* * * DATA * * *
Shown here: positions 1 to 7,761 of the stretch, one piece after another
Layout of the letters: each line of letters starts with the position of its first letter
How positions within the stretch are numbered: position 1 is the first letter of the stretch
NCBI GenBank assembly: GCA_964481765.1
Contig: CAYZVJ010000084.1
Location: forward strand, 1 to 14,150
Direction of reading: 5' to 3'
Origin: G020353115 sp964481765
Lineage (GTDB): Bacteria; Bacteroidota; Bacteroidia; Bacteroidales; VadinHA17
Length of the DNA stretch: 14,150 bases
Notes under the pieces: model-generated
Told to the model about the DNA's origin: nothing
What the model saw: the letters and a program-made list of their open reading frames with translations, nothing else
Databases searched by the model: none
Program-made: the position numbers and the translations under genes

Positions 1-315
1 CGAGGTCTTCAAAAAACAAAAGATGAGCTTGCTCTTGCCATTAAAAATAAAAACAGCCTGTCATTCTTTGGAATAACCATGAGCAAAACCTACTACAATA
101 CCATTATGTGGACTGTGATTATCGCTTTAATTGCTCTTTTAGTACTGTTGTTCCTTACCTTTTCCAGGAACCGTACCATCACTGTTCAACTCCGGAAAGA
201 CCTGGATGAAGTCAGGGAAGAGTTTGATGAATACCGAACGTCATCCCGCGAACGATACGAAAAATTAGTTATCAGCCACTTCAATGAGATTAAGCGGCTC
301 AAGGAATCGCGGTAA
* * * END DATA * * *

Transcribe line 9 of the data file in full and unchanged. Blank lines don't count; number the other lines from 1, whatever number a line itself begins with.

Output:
Lineage (GTDB): Bacteria; Bacteroidota; Bacteroidia; Bacteroidales; VadinHA17